FAA Doubles Down on 737 MAX’s Safety — Here’s How a Grounding Would Affect US Flyers
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The Federal Aviation Administration made a bold move on Tuesday night, reaffirming its faith in the Boeing 737 MAX and its safety even as aviation authorities all over the world decided to ground the 737 MAX, or even ban it outright from their airspace, in the wake of two fatal accidents.
“Our review shows no systemic performance issues and provides no basis to order grounding of the aircraft,” the FAA said in a statement by acting administrator Daniel K. Elwell. The agency said it is conducting an “urgent review of data on the Ethiopian Airlines Flight 302 crash” and would take “immediate and appropriate action” if it identifies any issues with the airworthiness of the most widely sold jetliner in the world.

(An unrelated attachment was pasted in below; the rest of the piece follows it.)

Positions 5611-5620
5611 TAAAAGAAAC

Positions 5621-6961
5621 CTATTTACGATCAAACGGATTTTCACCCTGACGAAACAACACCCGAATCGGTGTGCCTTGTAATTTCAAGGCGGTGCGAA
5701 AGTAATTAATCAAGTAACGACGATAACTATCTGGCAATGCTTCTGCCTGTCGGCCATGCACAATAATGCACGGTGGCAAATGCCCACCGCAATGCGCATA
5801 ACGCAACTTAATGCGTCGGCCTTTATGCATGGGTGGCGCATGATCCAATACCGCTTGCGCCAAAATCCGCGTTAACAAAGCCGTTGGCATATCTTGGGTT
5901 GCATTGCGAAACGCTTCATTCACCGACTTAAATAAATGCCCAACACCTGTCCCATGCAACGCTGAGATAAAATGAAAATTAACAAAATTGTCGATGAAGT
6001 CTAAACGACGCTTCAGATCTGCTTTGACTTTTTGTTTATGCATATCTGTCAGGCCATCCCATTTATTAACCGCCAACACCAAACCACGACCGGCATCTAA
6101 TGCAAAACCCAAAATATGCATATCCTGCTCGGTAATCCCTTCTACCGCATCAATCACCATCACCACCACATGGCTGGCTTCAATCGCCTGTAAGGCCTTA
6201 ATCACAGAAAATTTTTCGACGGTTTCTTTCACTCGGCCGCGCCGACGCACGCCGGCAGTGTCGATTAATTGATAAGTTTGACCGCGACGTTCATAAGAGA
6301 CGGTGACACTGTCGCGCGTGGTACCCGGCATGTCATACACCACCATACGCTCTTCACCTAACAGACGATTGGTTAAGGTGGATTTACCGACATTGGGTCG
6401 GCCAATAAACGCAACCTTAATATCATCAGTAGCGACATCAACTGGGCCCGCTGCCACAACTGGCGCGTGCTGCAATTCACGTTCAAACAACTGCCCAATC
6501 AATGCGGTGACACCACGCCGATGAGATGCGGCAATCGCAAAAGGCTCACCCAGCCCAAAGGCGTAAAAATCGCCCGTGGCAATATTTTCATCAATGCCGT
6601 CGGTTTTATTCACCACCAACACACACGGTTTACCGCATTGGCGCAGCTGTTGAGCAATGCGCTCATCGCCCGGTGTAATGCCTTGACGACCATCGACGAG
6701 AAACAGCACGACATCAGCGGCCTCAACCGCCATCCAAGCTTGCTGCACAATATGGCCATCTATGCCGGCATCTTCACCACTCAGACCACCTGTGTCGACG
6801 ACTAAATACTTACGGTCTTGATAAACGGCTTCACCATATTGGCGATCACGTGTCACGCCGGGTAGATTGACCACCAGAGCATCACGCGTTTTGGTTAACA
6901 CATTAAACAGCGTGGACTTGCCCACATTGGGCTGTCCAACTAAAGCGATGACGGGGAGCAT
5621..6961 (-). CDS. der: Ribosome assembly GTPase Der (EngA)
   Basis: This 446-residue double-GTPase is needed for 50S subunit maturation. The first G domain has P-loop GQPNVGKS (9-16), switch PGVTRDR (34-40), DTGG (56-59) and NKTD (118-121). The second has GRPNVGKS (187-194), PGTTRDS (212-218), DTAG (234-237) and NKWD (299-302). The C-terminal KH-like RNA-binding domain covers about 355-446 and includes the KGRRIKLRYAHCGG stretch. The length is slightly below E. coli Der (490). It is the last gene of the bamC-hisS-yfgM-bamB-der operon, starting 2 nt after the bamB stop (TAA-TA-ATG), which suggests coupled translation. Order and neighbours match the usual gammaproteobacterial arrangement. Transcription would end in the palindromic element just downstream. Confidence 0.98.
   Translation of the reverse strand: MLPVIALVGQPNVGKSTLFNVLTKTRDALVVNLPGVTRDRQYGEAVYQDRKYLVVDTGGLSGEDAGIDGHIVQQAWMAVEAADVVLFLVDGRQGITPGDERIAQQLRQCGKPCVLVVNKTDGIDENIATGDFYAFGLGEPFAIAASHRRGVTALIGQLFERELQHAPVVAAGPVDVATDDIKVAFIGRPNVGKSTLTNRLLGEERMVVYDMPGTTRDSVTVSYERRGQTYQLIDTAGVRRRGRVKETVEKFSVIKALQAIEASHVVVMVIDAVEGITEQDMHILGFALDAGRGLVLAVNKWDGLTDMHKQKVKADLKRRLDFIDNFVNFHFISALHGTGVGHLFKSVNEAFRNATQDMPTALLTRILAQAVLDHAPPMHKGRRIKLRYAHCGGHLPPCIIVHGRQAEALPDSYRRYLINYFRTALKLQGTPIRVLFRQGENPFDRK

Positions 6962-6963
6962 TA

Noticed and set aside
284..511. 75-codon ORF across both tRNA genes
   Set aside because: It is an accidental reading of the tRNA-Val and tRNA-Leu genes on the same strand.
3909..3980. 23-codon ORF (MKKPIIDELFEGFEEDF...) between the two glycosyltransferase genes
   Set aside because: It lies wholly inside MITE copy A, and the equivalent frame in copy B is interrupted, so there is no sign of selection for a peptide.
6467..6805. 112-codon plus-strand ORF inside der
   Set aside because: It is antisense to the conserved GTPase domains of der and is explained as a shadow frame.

If the FAA decided to ground the Boeing 737 MAX, US airlines would lose more than 350,000 seats for every week, according to TPG calculations.
Airlines would be able to adjust their schedules, but might be hurt financially if the grounding puts people off flying as the year’s busiest travel season nears. That’s according to analysts at Cowen & Co. who follow the airline industry.
So far, however, the US aviation regulator is doing nothing of the sort. The European Union became the latest to ban the Boeing jetliner on Tuesday, issuing a directive that grounds all MAX jets in the 28 member nations and forbids them from entering their airspace. US regulators, as well as Canada’s, are the lone holdouts among the world’s major aviation nations not to take action in the wake of two deadly accidents involving the new Boeing jetliner.